EXCERPTS FROM “UNDERSTANDING GRACE AND HOW TO INTERPRET IT IN YOUR LIFE AND CHURCH”

Lee Turner

2002

Many pastors, [teachers, dad’s, and mom’s] desiring that their [members or son’s and daughter’s] live holy lives, mix law with grace.

 Mixing law with grace only produces guilt ridden, defeated Christians and robs them of joy.” (Emphasis added in brackets)

 

Believers need an opportunity to interact in an uninhibited way. Instead of laying down the law, setting standards and using guilt to motivate believers to perform, they should be encouraged to interact in small Bible study groups, preferably in homes, where they can study, pray, share burdens and minister to each other.

A chemistry will soon develop, called “Body Life,” that will allow the Lord to work uninhibited in their lives. In order for this Greek word koinonia (joint participation in a common life) fellowship to develop, believers must fully understand grace. Once they understand their total forgiveness and unconditional acceptance in Christ they are then free to have transparent relationships with each other.

John said, “There is no fear in love. But perfect love drives out fear, because fear has to do with punishment” (1 John 4: 18). If a person thinks he will be “punished” (criticized and condemned) by sharing, he will not open up, share his needs, and grow. But if a believer senses people will accept him, pray, share, and minister to him, he is free to mature. He can quit hiding behind his legalistic mask and start being transformed from the inside out. This can’t just be taught; it must be caught.

As believers understand and practice grace in small groups a chemistry of love will develop. There will be transparency where grace can minister to the group. This atmosphere will then spill over from the small groups to the corporate worship of the church. Stedman explains how the grace provides an atmosphere for growth and harmony, “The law of love is fulfilled only by bearing one another’s burdens. But how can Christians bear each other’s burdens if they don’t know what they are? Some way of sharing these burdens with others is obviously called for. It calls for honesty and openness with other Christians, and a mutual recognition that it is neither abnormal or unscriptural to have burdens and problems in one’s Christian experience. Somehow the masks have to come off and facades that say ‘everything–is–all–right’ when everything is anything but right have to be removed. Often this can be done best in small groups, meeting in homes, though it may surprise many to discover how much larger meetings of Christians can be characterized by such personal problems being shared openly without fear of rejection or of giving rise to scandal.” It is no small task to get the dynamics of “Body Life” to work in the local church.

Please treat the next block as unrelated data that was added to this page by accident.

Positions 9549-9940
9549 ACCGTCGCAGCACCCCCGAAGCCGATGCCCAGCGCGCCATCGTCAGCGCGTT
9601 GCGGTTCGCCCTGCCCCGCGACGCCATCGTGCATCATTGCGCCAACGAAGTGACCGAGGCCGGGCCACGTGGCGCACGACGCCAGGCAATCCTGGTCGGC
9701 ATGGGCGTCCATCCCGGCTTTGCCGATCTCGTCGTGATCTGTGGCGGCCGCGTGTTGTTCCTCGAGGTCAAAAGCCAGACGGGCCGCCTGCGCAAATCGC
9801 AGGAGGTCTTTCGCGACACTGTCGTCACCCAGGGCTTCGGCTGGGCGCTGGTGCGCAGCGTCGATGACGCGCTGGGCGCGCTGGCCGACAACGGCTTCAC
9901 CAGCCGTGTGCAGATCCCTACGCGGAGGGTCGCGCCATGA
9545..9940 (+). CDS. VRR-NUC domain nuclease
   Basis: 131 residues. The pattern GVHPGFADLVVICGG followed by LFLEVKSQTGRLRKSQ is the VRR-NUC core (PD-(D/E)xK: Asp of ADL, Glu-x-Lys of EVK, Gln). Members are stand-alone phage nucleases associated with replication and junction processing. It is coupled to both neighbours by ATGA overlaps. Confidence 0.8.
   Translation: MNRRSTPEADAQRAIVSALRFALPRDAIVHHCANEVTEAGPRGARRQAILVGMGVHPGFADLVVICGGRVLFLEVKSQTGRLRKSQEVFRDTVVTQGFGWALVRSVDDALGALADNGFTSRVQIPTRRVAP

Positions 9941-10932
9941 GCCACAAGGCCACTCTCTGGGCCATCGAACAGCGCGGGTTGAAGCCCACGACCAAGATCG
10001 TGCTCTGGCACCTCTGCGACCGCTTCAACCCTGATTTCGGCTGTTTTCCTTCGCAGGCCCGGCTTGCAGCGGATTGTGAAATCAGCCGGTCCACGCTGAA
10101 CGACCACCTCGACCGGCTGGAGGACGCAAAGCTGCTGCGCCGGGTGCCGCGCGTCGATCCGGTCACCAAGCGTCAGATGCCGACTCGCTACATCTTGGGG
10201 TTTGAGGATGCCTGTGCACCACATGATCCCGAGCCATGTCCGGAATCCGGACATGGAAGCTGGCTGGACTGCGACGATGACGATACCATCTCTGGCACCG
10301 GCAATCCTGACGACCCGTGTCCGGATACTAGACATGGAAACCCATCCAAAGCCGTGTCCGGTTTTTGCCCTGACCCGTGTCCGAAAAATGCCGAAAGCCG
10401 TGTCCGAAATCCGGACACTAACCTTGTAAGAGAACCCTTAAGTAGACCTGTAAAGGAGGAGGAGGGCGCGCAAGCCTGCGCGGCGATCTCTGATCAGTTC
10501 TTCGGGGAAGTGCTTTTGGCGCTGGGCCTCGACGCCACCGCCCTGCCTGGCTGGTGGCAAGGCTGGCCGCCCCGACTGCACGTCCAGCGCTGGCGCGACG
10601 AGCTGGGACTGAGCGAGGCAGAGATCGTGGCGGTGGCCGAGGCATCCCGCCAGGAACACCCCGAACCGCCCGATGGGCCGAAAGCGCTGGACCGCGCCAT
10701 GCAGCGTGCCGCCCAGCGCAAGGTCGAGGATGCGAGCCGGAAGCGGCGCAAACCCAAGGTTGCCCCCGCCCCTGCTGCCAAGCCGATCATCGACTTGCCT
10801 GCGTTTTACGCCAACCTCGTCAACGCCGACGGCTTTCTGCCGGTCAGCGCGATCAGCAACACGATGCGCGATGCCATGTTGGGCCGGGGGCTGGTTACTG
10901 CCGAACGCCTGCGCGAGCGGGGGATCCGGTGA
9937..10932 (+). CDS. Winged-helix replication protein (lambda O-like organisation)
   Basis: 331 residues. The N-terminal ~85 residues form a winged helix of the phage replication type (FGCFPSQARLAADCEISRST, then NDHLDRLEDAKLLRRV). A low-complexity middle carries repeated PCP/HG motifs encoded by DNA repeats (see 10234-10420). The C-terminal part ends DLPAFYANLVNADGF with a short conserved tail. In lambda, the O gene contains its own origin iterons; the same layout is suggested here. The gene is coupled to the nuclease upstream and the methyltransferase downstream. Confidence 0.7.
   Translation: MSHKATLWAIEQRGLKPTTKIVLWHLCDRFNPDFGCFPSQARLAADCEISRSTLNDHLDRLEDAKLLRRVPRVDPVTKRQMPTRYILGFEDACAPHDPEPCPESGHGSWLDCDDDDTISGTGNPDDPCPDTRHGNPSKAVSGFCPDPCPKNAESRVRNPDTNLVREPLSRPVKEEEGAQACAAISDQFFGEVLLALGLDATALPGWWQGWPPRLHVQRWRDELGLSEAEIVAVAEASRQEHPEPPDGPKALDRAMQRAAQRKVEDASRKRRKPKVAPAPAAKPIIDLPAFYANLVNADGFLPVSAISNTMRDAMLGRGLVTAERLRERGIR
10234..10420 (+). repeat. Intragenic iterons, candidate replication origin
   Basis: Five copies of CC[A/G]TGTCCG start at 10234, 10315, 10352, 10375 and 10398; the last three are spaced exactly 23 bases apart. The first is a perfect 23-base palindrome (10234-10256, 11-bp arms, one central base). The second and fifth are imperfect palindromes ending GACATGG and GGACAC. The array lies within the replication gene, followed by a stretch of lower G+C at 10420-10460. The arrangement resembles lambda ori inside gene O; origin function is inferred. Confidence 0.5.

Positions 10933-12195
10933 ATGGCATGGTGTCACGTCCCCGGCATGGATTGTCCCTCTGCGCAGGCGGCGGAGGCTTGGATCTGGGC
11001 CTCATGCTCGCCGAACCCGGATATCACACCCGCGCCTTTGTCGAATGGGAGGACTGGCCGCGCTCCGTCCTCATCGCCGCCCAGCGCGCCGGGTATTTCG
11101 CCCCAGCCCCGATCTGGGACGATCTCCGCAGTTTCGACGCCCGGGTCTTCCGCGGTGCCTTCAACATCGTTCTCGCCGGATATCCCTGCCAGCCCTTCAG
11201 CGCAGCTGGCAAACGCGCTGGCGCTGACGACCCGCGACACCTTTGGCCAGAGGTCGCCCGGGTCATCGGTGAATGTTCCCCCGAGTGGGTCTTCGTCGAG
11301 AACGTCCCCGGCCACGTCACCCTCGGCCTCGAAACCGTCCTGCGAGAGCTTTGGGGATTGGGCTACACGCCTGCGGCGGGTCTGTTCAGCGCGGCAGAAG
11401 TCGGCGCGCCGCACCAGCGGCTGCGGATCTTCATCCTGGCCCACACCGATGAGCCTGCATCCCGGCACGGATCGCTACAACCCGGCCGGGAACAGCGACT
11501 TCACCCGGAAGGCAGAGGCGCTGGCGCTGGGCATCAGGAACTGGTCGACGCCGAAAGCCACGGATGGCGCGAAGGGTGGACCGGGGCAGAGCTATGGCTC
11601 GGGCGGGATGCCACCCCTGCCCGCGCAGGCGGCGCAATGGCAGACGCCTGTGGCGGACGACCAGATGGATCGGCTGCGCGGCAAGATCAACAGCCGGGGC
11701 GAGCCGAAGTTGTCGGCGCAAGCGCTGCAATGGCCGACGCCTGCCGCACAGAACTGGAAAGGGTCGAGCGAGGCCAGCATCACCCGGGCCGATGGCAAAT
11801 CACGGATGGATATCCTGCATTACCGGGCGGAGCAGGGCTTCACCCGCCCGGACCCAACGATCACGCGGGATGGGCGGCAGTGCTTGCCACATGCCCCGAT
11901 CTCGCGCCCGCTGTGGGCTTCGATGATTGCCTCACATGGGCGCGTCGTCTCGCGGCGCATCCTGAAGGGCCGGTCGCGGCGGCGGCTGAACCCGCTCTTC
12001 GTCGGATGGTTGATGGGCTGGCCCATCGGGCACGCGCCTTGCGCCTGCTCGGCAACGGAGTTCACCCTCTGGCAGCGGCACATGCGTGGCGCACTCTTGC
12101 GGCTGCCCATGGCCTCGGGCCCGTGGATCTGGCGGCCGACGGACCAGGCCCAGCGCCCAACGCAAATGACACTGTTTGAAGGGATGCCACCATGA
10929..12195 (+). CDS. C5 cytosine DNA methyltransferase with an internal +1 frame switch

The average church is usually entrenched in externalism that is hard to change. Even if the pastor understands the Biblical dynamics of grace it is hard to reeducate believers and implement such a philosophy. Both the pastor and people feel threatened by allowing the head, the Lord Jesus Christ, to direct the body. They simply don’t trust the Lord to run his church.

There are several things a pastor can do:

You must first understand that Christ lives in you, through the Holy Spirit, and is your life (Colossians 3: 4). You must realize, with deep conviction, that there is nothing you can do to please God in your own strength. Agree with the words of Christ, “apart from me you can do nothing” (John 15: 5). Enter into his “Sabbath rest” (Hebrews 4: 9), and allow Christ to live his life through you.

Understand that you are not under law, where your acceptance depends on your performance. It is no longer your ability, but your availability to Christ. Responsibility is our response to his ability.

Accept the reality that it is his church, not yours. It is his responsibility to accomplish his work through you and your people. Don’t depend on yourself, or your people, but maintain a constant faith dependence on him. Listen and respond to his leading. If you understand that your significance is completely met in Christ, you will not worry about what other pastors think about the size of your church or your performance. Your reward is knowing you are doing His will.